In 1866, the lawyer Antonio Salviati founded the factory Vetreria Salviati & C in cooperation with British financiers. The factory had initially the English name Venice and Murano Glass and Mosaic Company. They made hand-blown glassware and mosaics. In both sectors, the company had very large success. In 1889, the Camerino family bought the company, who led it until the late 1980s
In the time of World War I, the first production was ceased but continued in the early 20s. The magazine Domus printed the modern products several times in 1930. Two years later the factory worked together with the artist Dino Martens, who designed the most interesting objects of the company, which are in total contrast to his works in the 50s.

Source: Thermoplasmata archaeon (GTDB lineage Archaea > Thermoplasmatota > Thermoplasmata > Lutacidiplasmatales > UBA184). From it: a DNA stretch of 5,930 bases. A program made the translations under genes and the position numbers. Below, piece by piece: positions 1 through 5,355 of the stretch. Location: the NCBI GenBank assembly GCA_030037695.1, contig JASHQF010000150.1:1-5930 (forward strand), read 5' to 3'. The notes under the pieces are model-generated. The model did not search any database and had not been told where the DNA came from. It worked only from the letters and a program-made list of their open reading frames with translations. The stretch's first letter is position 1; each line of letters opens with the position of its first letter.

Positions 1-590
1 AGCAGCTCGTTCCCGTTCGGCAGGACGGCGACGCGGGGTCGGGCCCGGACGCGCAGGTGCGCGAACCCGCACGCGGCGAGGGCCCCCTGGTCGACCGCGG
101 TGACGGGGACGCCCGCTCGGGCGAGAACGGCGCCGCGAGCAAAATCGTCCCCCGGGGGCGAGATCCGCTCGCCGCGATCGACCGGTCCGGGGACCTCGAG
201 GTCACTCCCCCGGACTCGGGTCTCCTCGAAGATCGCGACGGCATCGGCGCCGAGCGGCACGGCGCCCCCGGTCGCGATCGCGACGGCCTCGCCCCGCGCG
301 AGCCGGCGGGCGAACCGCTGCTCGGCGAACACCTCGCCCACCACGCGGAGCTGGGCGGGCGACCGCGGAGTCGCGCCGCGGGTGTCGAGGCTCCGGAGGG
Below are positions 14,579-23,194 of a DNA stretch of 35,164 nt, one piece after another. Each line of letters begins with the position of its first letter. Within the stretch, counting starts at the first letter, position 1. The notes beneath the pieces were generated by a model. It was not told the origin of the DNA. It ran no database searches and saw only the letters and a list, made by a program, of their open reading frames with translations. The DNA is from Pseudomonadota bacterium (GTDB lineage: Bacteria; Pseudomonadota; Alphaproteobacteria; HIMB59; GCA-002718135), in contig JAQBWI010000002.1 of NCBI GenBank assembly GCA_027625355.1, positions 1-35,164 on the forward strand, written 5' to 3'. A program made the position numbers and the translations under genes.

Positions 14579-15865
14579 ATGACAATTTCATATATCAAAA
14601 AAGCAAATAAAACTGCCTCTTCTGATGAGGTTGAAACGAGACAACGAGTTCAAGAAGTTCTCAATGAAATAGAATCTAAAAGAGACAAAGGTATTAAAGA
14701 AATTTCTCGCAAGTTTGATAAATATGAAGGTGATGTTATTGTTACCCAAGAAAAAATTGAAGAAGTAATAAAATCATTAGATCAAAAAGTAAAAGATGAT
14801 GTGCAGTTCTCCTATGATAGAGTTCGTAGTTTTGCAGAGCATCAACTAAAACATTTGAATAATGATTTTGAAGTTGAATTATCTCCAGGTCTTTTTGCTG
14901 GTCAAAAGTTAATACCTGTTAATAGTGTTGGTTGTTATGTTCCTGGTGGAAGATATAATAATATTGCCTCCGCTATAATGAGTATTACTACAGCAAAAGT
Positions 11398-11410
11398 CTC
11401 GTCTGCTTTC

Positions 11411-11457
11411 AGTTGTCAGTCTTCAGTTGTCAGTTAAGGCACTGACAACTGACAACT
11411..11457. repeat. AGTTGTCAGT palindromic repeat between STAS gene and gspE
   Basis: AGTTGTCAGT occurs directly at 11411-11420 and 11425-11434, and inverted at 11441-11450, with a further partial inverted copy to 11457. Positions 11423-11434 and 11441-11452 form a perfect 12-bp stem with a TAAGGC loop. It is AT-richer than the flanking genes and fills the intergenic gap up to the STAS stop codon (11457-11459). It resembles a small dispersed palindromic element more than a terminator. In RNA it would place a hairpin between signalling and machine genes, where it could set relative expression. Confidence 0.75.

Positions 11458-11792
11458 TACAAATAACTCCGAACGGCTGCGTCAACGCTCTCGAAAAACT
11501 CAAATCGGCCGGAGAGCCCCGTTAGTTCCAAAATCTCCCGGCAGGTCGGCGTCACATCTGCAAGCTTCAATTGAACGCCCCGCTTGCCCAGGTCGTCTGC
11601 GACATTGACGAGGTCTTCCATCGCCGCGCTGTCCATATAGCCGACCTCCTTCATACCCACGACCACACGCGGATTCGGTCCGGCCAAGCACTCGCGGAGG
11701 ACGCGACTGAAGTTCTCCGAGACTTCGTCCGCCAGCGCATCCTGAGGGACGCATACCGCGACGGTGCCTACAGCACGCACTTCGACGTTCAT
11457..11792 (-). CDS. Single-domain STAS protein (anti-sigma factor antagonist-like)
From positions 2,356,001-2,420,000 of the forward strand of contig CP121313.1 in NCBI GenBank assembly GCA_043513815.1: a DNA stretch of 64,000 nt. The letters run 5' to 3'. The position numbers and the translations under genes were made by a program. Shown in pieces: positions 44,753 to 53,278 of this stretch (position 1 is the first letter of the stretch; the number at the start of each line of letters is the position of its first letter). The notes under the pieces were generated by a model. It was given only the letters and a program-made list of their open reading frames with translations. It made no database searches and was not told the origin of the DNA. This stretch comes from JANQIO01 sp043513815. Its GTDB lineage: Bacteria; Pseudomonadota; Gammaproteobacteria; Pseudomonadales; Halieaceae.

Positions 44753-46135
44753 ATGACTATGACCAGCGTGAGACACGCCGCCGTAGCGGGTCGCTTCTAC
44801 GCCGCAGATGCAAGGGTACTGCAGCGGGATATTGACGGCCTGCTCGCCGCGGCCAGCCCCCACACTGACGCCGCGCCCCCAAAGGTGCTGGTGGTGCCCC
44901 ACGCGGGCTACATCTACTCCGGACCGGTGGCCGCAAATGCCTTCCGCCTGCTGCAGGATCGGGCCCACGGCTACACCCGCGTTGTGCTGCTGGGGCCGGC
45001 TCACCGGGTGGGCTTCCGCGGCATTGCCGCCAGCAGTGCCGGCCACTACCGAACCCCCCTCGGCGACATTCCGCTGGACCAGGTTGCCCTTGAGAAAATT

The painter Mario Deluigi collaborated also with the factory under the pseudonym Guido Bin. He presented a series of yellow vases with fused mosaics and figurative decorations at the Biennial of 1932. The production was limited to a few objects, because the production was very expensive.
After the Second World War, the manufacture showed the mosaics at the Biennale every year. In 1958, collaboration occurred with Luciano Gaspari and Romano Chirivi. The factory won a price with these objects at the International Universal Exhibition in Brussels and another one called Compasso dOro for industrial design in 1962 with a series of monochrome works, which Sergio Asti had designed.
In the 70s, the factory worked with outside artists, e.g. Claire Falkenstein, Ward Bennet and Teff Sarzin. Objects of Salviati & C. can be seen in the MuseeŽ du Verre in Liege, France, in the Kestner Museum in Hannover, Germany, in the Museum of Modern Art, New York, in the Corning Museum of Art, New York, America and the Museum Harretz in Tel Aviv, Israel. In the 80s, the Camerino family sold the factory to an Italian financial group.